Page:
On the morning of September 14, I finished packing things into my cargo van, a small Ford Transit Connect, and began my road trip from Minnesota to the east coast to visit family.
I broke the drive up over three days. The first night, I found a Cracker Barrel restaurant in Elkhart, Indiana and parked between a couple RV monsters, where my van looked like a child’s toy. In my pre-road trip research, I discovered Cracker Barrel allows overnight stays in their parking lot as long as you follow good etiquette:
- Stay out of the way of the regular restaurant customers’ parking spots.
- Do not treat your parking space like a campsite—no sitting outside grilling and shooting the breeze.
- And to encourage the continuation of the restaurant’s generosity, thank them by eating a meal there.
The advantage of staying at the Cracker Barrel versus a truck stop, Walmart, or other 24-hour facility is that the restaurant, closes in the evening so it’s comparatively quiet. It was such a good experience in Elkhart that I also stayed at a Cracker Barrel in Rochester, New York—my next stop.
On the third day, I reached my first destination in New Hampshire, where I remained for four days, taking walks in the woods and enjoying my cousin’s hospitality.
Next stop? New York city! to see my kid, who I hadn’t visited in person for a long while. I found a parking spot in front of their apartment, and we unloaded my mattress, bedding, food, and other items. Multiple trips up and down three flights of narrow stairs is better than a thigh-master workout!
It was fun to have everything available within a short walking distance: grocery store, art supply store, restaurants, and the Variety Coffee shop, which had the best latte I’ve ever had. Or at least it tasted that way, after several days of drinking instant coffee.
The tacos and margaritas we had at Zona Rosa on my first night were excellent! The next day, we explored a salvage store and had hamburgers and waffle fries at a park. My last day, it rained, so we binged on a Netflix series while I sketched and worked on my computer and my kid worked on creating a window display (more like an art exhibit), using items purchased from the salvage store.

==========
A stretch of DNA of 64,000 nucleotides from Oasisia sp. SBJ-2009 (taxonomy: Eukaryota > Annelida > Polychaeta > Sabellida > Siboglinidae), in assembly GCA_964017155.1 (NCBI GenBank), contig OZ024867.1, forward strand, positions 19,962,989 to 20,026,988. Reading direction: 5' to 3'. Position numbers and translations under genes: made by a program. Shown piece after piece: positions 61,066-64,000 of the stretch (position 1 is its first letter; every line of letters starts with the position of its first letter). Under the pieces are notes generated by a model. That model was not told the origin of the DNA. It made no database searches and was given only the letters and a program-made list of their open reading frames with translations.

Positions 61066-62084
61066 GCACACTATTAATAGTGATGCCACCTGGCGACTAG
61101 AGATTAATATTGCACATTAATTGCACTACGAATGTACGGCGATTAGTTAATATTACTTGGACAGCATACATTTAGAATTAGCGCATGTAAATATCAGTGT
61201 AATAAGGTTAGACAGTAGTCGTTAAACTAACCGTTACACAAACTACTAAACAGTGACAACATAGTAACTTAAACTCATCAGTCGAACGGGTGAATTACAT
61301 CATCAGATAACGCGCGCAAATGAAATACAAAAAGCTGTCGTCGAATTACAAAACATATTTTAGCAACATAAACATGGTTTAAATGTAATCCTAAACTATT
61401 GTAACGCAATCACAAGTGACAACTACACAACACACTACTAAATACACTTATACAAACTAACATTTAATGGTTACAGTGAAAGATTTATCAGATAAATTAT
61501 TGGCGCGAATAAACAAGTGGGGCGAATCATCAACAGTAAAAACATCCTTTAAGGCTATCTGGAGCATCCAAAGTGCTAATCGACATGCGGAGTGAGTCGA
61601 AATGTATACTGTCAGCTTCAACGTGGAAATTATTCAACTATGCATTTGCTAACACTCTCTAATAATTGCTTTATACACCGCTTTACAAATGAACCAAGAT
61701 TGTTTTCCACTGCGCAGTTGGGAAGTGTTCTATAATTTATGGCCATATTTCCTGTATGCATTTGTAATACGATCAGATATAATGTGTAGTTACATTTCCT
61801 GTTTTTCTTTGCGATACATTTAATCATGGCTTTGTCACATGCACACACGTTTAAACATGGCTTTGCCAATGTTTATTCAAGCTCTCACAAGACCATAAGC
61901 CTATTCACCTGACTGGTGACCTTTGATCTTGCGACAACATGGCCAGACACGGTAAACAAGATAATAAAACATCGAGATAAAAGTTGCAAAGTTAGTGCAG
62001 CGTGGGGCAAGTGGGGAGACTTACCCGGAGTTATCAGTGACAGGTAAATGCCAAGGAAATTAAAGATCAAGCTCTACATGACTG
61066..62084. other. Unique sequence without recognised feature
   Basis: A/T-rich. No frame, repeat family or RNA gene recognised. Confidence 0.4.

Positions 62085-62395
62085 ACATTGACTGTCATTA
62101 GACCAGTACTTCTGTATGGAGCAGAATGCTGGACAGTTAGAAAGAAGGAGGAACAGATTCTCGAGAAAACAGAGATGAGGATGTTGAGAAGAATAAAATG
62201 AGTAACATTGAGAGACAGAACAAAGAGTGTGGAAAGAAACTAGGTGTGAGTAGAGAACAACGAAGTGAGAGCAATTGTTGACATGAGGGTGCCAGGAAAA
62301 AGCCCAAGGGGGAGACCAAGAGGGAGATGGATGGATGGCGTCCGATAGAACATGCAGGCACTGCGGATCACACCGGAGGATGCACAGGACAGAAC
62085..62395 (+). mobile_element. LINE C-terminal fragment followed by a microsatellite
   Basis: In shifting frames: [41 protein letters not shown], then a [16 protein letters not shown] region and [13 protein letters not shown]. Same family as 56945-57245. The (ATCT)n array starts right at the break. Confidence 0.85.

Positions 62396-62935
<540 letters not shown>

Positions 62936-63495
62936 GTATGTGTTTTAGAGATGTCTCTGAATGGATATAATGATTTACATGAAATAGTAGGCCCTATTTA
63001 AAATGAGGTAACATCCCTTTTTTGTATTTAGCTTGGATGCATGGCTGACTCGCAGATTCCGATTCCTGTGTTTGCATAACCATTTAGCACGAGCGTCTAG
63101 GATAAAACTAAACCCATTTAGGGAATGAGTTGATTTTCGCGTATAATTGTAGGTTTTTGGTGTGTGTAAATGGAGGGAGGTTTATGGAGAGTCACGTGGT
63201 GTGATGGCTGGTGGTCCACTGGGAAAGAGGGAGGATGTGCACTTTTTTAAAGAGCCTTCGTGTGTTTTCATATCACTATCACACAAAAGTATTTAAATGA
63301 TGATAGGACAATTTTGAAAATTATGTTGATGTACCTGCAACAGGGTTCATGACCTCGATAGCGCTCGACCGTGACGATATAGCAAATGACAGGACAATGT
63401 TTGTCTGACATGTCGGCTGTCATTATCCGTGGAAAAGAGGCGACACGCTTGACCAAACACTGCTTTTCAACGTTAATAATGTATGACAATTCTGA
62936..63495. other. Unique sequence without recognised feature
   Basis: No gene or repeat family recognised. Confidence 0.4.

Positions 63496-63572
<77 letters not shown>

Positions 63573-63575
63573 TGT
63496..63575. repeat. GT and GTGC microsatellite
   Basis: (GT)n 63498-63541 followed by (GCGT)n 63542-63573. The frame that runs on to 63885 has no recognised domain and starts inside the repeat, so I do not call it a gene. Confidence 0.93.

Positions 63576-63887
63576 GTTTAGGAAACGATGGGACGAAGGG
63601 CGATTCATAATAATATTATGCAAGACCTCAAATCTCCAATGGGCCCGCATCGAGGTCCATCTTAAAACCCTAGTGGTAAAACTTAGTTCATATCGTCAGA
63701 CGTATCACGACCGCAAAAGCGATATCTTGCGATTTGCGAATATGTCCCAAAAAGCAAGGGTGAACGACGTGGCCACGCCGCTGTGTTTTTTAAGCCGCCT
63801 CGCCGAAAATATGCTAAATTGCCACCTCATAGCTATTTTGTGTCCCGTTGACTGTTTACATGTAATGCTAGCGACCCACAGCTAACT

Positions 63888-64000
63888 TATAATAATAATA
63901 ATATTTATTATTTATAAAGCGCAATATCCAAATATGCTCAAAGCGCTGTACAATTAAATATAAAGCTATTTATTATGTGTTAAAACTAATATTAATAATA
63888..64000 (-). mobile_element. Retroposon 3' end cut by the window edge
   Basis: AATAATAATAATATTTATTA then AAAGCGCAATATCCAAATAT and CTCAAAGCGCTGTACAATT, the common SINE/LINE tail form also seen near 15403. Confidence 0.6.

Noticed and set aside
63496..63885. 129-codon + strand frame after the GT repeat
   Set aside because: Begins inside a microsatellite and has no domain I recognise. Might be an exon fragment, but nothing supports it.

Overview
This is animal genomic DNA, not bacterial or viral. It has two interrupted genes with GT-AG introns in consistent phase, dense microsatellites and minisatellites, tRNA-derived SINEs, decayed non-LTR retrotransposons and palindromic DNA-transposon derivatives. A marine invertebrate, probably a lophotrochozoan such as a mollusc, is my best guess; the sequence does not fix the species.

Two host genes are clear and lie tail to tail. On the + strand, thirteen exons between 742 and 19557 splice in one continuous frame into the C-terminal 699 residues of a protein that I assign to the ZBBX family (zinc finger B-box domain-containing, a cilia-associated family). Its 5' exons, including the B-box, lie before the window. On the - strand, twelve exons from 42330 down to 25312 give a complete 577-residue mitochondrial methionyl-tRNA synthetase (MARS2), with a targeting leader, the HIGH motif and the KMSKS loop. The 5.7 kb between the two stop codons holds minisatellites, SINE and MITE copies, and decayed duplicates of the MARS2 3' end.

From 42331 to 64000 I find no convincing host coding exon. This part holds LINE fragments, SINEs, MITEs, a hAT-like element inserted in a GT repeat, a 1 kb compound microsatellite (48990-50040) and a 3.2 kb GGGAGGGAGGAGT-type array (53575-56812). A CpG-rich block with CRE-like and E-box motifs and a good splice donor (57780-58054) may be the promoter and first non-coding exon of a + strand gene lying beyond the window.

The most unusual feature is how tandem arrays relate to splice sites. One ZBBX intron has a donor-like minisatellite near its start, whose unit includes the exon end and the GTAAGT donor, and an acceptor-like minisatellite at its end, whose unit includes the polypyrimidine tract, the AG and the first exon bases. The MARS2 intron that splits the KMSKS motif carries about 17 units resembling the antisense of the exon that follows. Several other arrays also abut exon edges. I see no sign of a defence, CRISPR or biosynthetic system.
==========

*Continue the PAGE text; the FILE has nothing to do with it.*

Then it was back on the road to return home. I’ve done one day drives to campgrounds, but this was my first experience with multiple days of travel and sleeping in my van on the road. What I learned is that I can do hard things:
- I can drive for eight-hours a day to reach a destination. On my last leg home, I drove for eleven hours. That was not good.
- I can spend a couple nights sleeping in my van in a Cracker Barrel or rest stop parking lot and sleep well.
- I can cook inside my van if I have to.
- I can drive through Brooklyn and Manhattan traffic without making a wrong turn or getting honked at more than twice.
- I can parallel park my cargo van in tight spots.
- I can interpret the New York parking signs correctly and not get so stressed out about finding another parking place during street sweeping.
My back and my knees can also do hard things, thanks to Katie Bowman’s travel exercises. A few of them I modified to do while driving, which probably looked pretty weird to other drivers.
I’m so glad I didn’t let my fear and sense of “I don’t know how to do this!” stop me from visiting the east coast. Most of it was a beautiful drive. The part that was not? Chicago, where I thought I might spontaneously combust inside my van, making the traffic jam even worse.